Accident or Murder?

Watching home videos of his family brings an instant smile to Mark Unger's face.

"It was love at first sight with Flo," said Unger. "She was my other half."

"Flo" was Florence, Mark Unger's wife of 13 years. She was an amateur photographer, who loved taking pictures of their children, Tyler and Max.

The family lived in an upscale Detroit suburb, but one of their favorite escapes was a peaceful lakeside resort called Watervale. It was there that 37-year-old Flo Unger lost her life.

Her husband was the only suspect, and in May 2004 Mark Unger was arrested and pleaded not guilty to the murder of his wife.

When Glenn Stark -- one of Mark Unger's closest friends -- reluctantly came forward, he admitted to having a secret two-year affair with Florence. He said he had sex with her days before she died. According to prosecutors, that affair was a possible motive.

But the defense challenged the prosecution, saying police work was shoddy and evidence nil. The crux of their defense was computer animations that created dramatic visual evidence of how Florence Unger may have fallen instead of being pushed. But was it enough?

Trip to the Lake Turns Bad

On Oct. 24, 2003, the Unger family were making the familiar four-hour drive from their home to Watervale.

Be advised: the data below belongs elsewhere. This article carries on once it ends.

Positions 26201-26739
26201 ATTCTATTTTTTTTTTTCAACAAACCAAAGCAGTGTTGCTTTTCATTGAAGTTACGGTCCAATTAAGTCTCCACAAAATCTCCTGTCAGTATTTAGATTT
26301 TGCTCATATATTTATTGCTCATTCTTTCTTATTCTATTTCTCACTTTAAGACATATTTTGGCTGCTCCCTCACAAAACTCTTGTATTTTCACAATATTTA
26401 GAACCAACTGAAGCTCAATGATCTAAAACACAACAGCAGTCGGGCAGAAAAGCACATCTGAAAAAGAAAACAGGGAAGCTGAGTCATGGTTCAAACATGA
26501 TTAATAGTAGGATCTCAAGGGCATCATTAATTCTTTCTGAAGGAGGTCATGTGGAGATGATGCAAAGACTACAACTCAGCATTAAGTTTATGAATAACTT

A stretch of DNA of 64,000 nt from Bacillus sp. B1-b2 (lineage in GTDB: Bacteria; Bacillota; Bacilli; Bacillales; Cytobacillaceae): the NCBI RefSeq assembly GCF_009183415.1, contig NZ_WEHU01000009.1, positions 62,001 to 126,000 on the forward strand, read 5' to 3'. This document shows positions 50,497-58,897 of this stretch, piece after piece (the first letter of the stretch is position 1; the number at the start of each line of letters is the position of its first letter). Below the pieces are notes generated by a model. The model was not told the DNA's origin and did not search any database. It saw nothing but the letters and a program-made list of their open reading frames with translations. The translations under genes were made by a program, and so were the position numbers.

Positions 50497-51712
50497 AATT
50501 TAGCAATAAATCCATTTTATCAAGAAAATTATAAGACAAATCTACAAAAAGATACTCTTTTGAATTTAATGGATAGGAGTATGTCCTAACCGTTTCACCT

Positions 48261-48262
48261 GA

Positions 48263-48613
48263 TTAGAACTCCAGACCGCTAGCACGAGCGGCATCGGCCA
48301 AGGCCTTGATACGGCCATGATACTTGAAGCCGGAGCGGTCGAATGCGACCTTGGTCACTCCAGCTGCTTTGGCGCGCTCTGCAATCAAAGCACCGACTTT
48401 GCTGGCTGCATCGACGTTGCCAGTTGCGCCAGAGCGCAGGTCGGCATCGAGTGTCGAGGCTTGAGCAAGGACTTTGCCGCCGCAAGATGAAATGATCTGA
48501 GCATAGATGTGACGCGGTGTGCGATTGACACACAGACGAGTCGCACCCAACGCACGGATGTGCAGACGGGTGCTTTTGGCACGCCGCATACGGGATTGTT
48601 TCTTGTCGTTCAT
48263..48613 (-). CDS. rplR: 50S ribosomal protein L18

But this wasn't like other family trips -- the Ungers had hit a patch of rough times.

Mark had become an alcoholic and gambled away thousands of dollars at casinos. He'd spent five months in rehab and decided that instead of going back to his job as a mortgage broker, he'd stay home and take care of the kids.

Friends say Flo was fed up and resented that she had to get a job; they said she had even started divorce proceedings.

Friends also said that Mark wanted to stay together and had convinced Flo the weekend away would be good for the family.

The Ungers were staying at a cottage called the "Mary Ellen" -- just a few hundred yards from the lake with its boat deck. It was a favorite spot for guests of the resort to have a glass of wine and watch evening sunsets.

On that October evening, Mark and Flo were outside talking on the deck. Soon after, Mark says Flo asked him to check on the boys, and he left her outside, alone in the dark.

Mark says he put the boys to bed and when he came back out -- more than an hour later -- his wife wasn't there.

Thinking his wife had gone to visit friends at another cottage, Mark said that he went inside to watch a DVD and fell asleep. When he awoke at about 7:30 in the morning, Mark said he realized Flo had never come home.

Mark said he called the friends -- Linn Duncan and his wife, Maggie, who own the resort -- in a panic, telling them Flo was missing. They spread out to search, and the Duncans were the first to spot Flo Unger, lying face down in the cold shallow water.

"I looked down there I could see her in the water," said Linn Duncan. "And, I just, after a minute or so I started to cry. … My first reaction was suicide."

Linn walked up the hill and broke the news with four simple, devastating words.

"I said, 'She's in the water.' And he ran right to it. Right to the spot," Linn said.

The Duncans called 911, and Deputy Sheriff Troy Packard was first on the scene.

"I noticed that the top railing was broken, fractured out," Packard said. "Next I noticed a rather large pool of blood."

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